Archive for February 2007
Compare and contrast:
Before you could be signed in and be using one of the three products or two of the three products but not all and, of course, because people like to experiment with a new product, they forget whether they signed up for personalized search. Had they signed up for search history? This just makes it cleaner. If you’re signed in you’re using and/or have access to all three, if you’re signed out, you’re on the anonymous version of Google that doesn’t have personalization.
— Marissa Mayer: Feb 26, 2007, on personalization of search results.
As we know,
There are known knowns.
There are things we know we know.
We also know
There are known unknowns.
That is to say
We know there are some things
We do not know.
But there are also unknown unknowns,
The ones we don’t know
We don’t know.
— Donald Rumsfeld: Feb. 12, 2002, Department of Defense news briefing.
Is Google the new WMD?
This article, Three out of four MBAs are unemployable, says study, in DNA is a lovely example of how to write a scatterbrained story and still have your editors clear it for publication, typos included. The story starts with a quote from a MBA graduate, who having passed out in 2005, ended up working in a BPO because he could not find a job anywhere else. It goes on to mention a legion of jobless MBAs, the existence of which goes contrary to every number mentioned in the article. I can only assume that the writer does not know the difference between unemployable and unemployed.
But the article does make a larger point, that every Tom, Dick and Harry these days (or should it be every Tarun, Dinesh and Harpreet?) is doing an MBA these days. I can’t count the number of times numerous well-wishers, including friends and family, have asked me to do the same. And there is already a fair number of people that I know who are doing a MBA (or planning to do soon) as a way out breaking through the glass ceiling into the echelons of senior management.
That makes me really wonder, who is really an ideal candidate for doing a MBA? I don’t agree too much with the ‘do-it-to-get-ahead’ crowd because I’ve always hated shortcuts in life and you need to have a better reason than pelting stones at celings made of glass to do it. I don’t like 90% of the MBAs out there (the unemployable ones, that is), because they don’t understand business, operations and most importantly, common sense and think life is all about making amazing Powerpoint presentations.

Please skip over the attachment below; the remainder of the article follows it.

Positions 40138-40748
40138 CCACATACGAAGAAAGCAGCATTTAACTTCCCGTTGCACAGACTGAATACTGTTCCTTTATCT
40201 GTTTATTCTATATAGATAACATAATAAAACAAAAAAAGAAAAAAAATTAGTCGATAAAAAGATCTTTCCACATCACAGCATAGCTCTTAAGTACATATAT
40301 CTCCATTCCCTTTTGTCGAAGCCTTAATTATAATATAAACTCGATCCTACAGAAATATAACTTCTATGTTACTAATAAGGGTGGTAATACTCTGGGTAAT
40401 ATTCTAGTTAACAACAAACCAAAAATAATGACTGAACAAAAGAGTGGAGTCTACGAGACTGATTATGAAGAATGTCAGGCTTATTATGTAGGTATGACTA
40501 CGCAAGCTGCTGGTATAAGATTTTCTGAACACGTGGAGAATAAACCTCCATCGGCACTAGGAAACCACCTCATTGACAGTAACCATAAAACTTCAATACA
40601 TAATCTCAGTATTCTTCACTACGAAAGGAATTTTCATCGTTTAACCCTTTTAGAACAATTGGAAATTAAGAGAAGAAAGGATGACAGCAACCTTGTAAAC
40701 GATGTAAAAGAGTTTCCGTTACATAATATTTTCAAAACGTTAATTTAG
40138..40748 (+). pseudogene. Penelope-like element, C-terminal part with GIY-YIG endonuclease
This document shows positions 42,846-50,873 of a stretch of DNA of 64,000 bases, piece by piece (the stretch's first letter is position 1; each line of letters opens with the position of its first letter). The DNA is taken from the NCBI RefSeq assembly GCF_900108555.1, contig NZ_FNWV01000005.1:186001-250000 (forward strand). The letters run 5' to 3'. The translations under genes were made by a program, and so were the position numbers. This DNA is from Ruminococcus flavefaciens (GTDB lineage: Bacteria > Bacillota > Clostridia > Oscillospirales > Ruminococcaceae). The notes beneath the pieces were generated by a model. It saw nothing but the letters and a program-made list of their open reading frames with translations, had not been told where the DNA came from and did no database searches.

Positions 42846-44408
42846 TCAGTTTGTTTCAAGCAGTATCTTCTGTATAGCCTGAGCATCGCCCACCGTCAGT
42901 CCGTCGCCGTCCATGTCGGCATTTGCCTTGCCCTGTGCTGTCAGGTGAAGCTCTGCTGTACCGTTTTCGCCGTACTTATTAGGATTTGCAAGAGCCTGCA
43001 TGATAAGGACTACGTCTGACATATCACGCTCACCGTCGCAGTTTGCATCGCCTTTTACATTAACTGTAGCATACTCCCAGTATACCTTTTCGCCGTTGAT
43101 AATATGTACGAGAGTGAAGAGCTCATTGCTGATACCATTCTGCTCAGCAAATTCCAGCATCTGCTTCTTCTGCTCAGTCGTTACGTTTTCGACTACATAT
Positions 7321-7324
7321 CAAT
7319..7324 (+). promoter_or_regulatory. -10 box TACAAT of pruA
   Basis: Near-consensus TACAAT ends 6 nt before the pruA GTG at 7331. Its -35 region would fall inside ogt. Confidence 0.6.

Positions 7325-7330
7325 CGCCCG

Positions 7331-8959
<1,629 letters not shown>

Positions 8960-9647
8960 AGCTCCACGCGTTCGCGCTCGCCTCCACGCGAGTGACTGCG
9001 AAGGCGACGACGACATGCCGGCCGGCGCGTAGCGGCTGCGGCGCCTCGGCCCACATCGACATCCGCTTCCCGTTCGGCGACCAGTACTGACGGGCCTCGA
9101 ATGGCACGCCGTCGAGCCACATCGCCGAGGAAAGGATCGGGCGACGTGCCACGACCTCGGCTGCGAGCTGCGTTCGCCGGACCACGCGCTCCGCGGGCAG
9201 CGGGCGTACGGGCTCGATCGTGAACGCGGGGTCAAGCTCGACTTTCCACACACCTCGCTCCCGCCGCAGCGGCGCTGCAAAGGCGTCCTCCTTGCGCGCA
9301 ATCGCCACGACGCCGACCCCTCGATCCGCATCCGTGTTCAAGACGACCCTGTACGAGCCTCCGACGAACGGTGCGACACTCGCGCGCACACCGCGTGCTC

Am I the only person who finds the idea of Hollywood studios using bittorrent to distribute their movies being ridiculous beyond any imaginable degree? While going through the latest offering from Bittorrent Inc., of some 3000 odd movie titles, I saw the pricing details that range from $1.99 to $3.99, depending on what you download. Where it gets even better is with the DRM, since they only allow you to ‘rent’ the movies you have downloaded, where they
explode expire 30 days into the download, or 24 hours after the first viewing.
One of my greatest doubts about what is being attempted is that it has hidden costs. The $3.99 price is the cost to unlock the movie, it will cost you more in terms of bandwidth to download and distribute the movies. In sharing the files, if anyone has a share ratio of more than 1, it is then costing that user more than what it cost to download him/her to seed the same file. And if there are seedless files, then you lose out on user experience. If Bittorrent Inc runs computers just to seed the files, then it ends up being not very different from any regular online distribution form.
In short, it is a situation where nobody, other than the entertainment industry, wins.
This is excellent news coming from New Zealand that Firefox3 will have support for offline applications. I’ve always clamored for applications like Gmail to have an extension version, so that we can spend all the lovely bits and bytes transferring data than the same UI elements all over again. It is nice to see some movement in that direction finally from the Mozilla guys, but there is not much by means of detail out there regarding what route they would take to achieve it. The current way of doing apps in Firefox — via extensions — has no data protection or encryption and I do not see many SaaS companies queuing up to use it, even if they introduce the feature in the same manner.
On the other hand, they could considerably overhaul the extensions spec and introduce all such features, but I am not sure if that would be a brilliant idea for any such overhaul would almost certainly bring out another round of compatibility nightmares for existing extensions. Another option would be to develop a fatter and fully-featured scripting component in the browser that will be an add-on than being a part of the core Firefox install. But communities don’t often react too well to such drastic changes and it also territory that’s not usually charted by your friendly neighbourhood browser. Firefox already has enough space for improvement without getting sidetracked by such developments.
In any case, most of this nothing more than idle speculation on my part. For now we just have to wait and watch out for more details.